Looks like the fans are in order of fitness.
Swimming has many different races – different in length and in styles of swimming. Where these styles of swimming come from, who knows? Well, Wikipedia does – The four competitive strokes are the butterfly, backstroke, breaststroke, and freestyle. Running races are of different length, but not necessarily in style, though the way of running changes depending upon the distance run. The differences in ways of running are not as different as the differences in the ways of swimming.
This leads me to wonder why there are not running races of people running backwards. “That would be silly” you say. Well, what is the backstroke? Swimming backwards, looking where you have been not where you are going.
So why do the other styles of swimming exist? Why are there not styles of running? How quickly could Usain Bolt run the 100 m backwards? Or sideways? Or one one leg? Or while turning in circles? I think the different styles of swimming should be abandoned and people swim however they want to as long as they stay in their lanes. Having different styles of stroke is silly. It should just be getting from A to B as quickly as possible (or A to B to A to B etc. if doing multiple laps) however possible without interfering with other swimmers.
This then leads me to the hurdles. What would the swimming equivalent be? Hoops underwater for the swimmers to go through?
This is a list of all the Summer Olympic Sports
Archery, Athletics(or track and field), Badminton, Baseball, Basketball, Beach Volleyball, Boxing, Canoe/Kayak Flatwater,Canoe/Kayak Slalom, Cycling BMX, Cycling Mountain Bike, Cycling Road, Cycling Track, Diving, Equestrian, Fencing, Football, Gymnastics Artistic, Gymnastics Rhythmic, Trampoline, Handball, Hockey, Judo, Modern Pentathlon, Rowing, Sailing, Shooting, Softball, Swimming, Synchronized Swimming, Table, Tennis, Taekwondo, Tennis, Triathlon, Volleyball, Water Polo, Weightlifting, Wrestling
Some of these sports have judges, determining which participant did the event better, a subjective event one could say. Sports in my mind are not subjective. Well, they are subjective in that some people enjoy some sports and not other. Some people enjoy them not at all and are rather proud of that fact (like that mother on Mommy Swap or whatever it’s called. Man, was she a nut case.)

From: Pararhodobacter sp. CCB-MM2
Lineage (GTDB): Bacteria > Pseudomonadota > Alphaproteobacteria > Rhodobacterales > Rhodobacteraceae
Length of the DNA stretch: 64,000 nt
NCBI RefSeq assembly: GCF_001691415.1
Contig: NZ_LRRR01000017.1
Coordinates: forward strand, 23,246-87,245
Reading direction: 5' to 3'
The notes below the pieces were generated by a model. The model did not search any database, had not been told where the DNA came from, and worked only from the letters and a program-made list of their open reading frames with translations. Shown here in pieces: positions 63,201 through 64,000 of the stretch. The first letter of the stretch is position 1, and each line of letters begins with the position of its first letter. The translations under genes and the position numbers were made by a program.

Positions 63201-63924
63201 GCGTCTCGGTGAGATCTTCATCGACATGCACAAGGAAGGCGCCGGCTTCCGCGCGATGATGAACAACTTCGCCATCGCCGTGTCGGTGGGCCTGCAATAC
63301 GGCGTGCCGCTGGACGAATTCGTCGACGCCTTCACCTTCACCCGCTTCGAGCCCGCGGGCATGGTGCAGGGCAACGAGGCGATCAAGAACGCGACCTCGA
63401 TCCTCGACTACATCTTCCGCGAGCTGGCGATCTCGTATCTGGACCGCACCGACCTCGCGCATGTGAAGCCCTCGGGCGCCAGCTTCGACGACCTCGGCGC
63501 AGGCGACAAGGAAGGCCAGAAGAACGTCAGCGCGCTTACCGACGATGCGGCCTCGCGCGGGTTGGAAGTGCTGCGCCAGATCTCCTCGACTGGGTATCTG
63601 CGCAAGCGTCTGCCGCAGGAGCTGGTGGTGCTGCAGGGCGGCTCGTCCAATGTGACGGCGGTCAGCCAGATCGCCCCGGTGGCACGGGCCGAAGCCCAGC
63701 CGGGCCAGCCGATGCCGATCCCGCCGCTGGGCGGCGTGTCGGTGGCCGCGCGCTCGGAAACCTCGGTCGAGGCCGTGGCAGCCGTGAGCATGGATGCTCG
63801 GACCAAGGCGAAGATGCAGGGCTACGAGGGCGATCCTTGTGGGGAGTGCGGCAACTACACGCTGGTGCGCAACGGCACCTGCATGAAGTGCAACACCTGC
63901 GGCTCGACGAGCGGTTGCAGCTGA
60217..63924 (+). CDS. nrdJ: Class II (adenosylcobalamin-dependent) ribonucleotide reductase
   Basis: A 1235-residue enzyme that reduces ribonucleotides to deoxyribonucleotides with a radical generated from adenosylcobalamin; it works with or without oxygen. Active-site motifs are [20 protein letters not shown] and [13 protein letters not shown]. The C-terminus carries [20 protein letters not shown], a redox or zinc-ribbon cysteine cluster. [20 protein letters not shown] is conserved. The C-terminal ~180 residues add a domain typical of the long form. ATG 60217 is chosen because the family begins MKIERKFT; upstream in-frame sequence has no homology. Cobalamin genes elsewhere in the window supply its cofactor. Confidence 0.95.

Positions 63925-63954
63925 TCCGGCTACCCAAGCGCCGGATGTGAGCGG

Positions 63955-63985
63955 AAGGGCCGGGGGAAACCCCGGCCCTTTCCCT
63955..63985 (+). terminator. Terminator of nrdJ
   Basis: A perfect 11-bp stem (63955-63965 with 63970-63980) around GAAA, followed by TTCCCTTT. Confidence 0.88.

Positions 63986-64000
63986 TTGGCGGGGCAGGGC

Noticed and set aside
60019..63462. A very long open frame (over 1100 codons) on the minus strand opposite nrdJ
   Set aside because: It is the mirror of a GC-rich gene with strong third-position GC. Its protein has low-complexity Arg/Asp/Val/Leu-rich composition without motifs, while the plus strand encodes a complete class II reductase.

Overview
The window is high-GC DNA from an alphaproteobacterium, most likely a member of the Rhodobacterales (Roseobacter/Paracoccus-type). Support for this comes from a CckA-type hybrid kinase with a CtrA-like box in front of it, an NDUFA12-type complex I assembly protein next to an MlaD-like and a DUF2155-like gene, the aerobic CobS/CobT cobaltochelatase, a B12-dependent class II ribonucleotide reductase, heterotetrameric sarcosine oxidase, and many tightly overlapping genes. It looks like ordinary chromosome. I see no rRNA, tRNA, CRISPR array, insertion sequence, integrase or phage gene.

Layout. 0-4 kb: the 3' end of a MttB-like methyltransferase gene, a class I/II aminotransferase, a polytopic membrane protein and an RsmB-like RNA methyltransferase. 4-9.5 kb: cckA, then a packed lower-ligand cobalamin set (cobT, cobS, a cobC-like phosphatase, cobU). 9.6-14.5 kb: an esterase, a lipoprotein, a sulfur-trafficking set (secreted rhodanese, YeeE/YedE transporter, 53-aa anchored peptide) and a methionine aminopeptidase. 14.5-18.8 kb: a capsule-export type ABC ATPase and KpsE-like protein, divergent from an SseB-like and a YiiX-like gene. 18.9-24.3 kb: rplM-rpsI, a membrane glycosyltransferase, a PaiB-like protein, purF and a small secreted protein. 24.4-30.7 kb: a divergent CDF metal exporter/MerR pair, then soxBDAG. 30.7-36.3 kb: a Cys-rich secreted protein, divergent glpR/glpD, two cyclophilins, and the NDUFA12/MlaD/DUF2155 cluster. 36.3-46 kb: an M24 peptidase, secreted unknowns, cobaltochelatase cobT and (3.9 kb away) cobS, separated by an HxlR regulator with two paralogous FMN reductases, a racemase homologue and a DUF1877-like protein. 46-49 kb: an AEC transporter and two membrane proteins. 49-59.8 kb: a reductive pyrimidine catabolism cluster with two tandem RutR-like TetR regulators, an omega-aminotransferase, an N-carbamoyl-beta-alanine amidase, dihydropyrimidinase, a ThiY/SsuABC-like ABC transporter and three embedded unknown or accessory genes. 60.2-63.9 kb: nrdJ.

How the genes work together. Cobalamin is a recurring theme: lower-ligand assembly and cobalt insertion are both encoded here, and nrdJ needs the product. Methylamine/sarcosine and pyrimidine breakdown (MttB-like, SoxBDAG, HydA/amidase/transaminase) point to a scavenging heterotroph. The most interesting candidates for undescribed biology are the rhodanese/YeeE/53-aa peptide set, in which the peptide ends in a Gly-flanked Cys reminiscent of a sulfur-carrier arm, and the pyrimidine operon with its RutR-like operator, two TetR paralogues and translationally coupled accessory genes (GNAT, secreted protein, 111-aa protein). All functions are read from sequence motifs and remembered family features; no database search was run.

Sports are objective – who crosses the line first, who gets the ball from A to B more times, how much did this person lift. It’s not about how, but about what. I would remove – Synchronized Swimming, diving and all forms of gymnastics. This not to say that those events are not hard. They are quite hard. What those gymnasts can do is #$#@! amazing. But just because it is physical and hard does not make it a sport. I would say gymnastics and synchronized swimming are really physically challenging art forms.
Giving birth is really hard to do, why not make that a sport? Making a nice soufflé is really hard also. Why not have cooking in the Olympics? There could be a panel of judges who then taste the soufflé and give the cook points for style, presentation and taste. They could even have cook offs with special ingredients. Oh wait, that sounds like Iron Chef.
How about writing, poetry or otherwise in the Olympics?
People get 15 minutes to write something. Give them a topic and off they go. At the end, judges read it and give a grade, I mean a score. Points for difficulty of topic and points for execution.
Ridiculous, if you ask me if cooking or writing made it into the Olympics. Those are clearly not sports. But still hard to do. So is it amount of calories burned that are a requirement for an event to be considered a sport? I’m sure that training for diving takes a lot of calories, but each dive itself can’t burn many calories to do. So if it is caloric output, I vote for sumo squats.
So is it physical difficulty that makes an event a sport? Caloric output? What?